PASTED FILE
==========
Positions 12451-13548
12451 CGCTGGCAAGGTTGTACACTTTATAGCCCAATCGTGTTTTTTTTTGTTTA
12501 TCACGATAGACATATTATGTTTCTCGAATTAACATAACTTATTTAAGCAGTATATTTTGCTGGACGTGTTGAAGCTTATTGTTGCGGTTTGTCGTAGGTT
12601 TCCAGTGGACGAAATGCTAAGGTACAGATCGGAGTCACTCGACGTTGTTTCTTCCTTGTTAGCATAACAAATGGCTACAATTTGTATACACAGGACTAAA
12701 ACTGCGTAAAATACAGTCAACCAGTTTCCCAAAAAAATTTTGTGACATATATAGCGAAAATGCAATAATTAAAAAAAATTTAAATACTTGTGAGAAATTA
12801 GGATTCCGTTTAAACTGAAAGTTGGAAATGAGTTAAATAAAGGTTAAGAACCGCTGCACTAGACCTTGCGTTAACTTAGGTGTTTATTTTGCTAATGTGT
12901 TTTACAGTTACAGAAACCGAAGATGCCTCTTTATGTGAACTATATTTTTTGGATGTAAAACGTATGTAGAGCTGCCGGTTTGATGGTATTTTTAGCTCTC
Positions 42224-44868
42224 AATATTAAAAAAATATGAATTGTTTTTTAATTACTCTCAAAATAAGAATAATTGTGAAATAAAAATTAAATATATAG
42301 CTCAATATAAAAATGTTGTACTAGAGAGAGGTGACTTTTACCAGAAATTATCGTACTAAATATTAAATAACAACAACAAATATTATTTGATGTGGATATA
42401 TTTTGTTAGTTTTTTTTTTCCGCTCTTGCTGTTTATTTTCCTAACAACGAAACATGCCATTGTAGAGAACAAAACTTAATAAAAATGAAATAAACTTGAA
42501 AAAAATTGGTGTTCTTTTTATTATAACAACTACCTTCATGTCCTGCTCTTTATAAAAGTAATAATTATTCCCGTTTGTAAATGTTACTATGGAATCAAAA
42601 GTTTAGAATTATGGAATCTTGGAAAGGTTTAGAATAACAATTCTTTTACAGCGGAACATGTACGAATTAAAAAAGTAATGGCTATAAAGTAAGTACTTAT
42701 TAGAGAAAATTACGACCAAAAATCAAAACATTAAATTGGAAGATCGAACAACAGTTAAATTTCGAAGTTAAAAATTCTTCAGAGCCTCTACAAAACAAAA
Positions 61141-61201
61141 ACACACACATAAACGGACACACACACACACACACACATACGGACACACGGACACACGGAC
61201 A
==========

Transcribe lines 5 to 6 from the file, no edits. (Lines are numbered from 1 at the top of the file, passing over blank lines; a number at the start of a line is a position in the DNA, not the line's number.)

12701 ACTGCGTAAAATACAGTCAACCAGTTTCCCAAAAAAATTTTGTGACATATATAGCGAAAATGCAATAATTAAAAAAAATTTAAATACTTGTGAGAAATTA
12801 GGATTCCGTTTAAACTGAAAGTTGGAAATGAGTTAAATAAAGGTTAAGAACCGCTGCACTAGACCTTGCGTTAACTTAGGTGTTTATTTTGCTAATGTGT